From Beyond McMindfulness by Ron Purser and David Loy at The Huffington Post
"...In their branding efforts, proponents of mindfulness training usually preface their programs as being "Buddhist-inspired." There is a certain cachet and hipness in telling neophytes that mindfulness is a legacy of Buddhism -- a tradition famous for its ancient and time-tested meditation methods. But, sometimes in the same breath, consultants often assure their corporate sponsors that their particular brand of mindfulness has relinquished all ties and affiliations to its Buddhist origins.
Uncoupling mindfulness from its ethical and religious Buddhist context is understandable as an expedient move to make such training a viable product on the open market. But the rush to secularize and commodify mindfulness into a marketable technique may be leading to an unfortunate denaturing of this ancient practice, which was intended for far more than relieving a headache, reducing blood pressure, or helping executives become better focused and more productive.
While a stripped-down, secularized technique -- what some critics are now calling "McMindfulness" -- may make it more palatable to the corporate world, decontextualizing mindfulness from its original liberative and transformative purpose, as well as its foundation in social ethics, amounts to a Faustian bargain. Rather than applying mindfulness as a means to awaken individuals and organizations from the unwholesome roots of greed, ill will and delusion, it is usually being refashioned into a banal, therapeutic, self-help technique that can actually reinforce those roots..." Full article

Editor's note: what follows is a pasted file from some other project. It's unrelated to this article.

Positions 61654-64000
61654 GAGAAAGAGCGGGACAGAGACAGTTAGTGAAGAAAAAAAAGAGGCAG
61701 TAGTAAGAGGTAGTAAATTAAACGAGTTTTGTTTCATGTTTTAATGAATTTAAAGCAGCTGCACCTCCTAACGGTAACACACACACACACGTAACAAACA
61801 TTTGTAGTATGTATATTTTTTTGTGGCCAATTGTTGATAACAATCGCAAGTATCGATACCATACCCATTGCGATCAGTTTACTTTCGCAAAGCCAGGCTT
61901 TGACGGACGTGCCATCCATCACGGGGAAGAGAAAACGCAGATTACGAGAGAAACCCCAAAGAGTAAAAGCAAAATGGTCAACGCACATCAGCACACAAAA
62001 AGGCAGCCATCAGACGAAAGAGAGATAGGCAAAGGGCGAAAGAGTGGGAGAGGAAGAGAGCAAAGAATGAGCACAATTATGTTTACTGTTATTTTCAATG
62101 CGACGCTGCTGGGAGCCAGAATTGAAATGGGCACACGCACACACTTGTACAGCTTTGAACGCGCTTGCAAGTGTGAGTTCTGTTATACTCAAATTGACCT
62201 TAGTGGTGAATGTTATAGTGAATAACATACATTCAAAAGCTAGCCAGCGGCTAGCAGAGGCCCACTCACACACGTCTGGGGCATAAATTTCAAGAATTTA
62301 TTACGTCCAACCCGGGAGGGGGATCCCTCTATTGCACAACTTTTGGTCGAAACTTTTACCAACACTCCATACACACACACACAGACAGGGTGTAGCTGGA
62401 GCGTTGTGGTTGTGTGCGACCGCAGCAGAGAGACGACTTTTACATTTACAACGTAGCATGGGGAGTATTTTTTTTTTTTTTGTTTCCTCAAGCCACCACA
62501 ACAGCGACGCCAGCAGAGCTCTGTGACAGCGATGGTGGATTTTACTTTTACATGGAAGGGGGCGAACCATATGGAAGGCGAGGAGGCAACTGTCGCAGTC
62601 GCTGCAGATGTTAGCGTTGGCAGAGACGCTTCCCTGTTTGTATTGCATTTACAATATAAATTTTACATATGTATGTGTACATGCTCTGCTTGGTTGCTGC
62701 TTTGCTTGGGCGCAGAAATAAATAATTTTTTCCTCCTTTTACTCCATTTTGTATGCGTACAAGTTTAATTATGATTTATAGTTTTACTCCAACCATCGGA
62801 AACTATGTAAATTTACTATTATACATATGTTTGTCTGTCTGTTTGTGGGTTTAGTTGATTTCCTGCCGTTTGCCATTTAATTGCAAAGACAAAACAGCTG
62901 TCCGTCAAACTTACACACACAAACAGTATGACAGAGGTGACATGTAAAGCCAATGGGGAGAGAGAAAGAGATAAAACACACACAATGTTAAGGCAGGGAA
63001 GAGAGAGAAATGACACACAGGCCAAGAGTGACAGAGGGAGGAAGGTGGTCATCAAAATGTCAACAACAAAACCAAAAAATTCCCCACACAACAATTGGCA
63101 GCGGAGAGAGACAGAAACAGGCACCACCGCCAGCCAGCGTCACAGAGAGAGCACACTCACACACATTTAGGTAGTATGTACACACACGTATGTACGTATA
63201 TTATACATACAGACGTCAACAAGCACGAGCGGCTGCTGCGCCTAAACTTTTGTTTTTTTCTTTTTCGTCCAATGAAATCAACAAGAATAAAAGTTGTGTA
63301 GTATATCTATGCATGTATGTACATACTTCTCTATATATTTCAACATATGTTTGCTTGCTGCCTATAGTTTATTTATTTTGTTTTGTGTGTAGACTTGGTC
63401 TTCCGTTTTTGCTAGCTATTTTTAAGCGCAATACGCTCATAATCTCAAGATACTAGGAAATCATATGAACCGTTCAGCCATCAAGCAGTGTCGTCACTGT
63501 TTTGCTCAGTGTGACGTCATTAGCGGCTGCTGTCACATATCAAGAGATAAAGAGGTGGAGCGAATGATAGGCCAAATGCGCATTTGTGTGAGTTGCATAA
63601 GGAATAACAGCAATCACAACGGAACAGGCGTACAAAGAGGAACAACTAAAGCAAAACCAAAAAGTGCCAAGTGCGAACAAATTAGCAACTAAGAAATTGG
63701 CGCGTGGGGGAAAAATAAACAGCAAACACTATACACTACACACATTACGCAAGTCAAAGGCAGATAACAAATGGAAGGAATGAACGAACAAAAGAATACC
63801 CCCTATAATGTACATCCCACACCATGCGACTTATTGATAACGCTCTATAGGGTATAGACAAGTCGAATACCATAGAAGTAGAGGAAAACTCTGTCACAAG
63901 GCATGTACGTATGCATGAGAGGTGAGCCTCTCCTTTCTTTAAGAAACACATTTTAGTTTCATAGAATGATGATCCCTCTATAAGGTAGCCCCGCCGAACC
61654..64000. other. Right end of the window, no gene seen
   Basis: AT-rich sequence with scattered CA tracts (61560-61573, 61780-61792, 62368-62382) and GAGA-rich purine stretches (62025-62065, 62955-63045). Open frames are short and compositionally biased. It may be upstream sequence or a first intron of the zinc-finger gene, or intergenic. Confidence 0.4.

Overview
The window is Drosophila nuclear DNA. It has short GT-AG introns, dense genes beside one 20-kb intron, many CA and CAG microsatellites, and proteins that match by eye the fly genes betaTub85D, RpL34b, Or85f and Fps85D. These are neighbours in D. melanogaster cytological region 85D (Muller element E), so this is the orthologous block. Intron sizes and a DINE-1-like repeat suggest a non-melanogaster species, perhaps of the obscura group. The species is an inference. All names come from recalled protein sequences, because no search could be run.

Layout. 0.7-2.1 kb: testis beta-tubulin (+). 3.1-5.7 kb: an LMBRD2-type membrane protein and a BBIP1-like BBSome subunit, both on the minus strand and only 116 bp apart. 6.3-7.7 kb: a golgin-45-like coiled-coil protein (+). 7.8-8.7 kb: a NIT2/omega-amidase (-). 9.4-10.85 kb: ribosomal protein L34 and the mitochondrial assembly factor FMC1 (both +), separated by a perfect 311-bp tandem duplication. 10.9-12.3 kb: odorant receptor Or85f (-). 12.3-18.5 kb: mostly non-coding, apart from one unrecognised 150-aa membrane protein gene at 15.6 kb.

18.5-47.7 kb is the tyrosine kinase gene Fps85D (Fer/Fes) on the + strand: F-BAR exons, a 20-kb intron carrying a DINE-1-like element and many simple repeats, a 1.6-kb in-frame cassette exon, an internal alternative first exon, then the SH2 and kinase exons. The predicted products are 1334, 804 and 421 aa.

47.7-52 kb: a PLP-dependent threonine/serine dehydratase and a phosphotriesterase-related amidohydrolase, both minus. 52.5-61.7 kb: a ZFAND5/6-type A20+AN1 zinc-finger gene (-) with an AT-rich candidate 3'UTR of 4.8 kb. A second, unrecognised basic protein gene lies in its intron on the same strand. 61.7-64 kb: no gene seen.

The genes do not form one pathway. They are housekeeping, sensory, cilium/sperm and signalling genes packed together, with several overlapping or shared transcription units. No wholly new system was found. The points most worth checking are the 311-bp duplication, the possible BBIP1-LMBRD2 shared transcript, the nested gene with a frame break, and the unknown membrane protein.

TIP - If some aspects of Buddhist beliefs seem unfamiliar, obscure, or confusing, then bear in mind that Buddhism is a process philosophy. Difficult aspects of Buddhism often become much clearer when viewed from a process perspective.
Secular Buddhism, Materialism, and Physicalism
The webcrawler in your mind.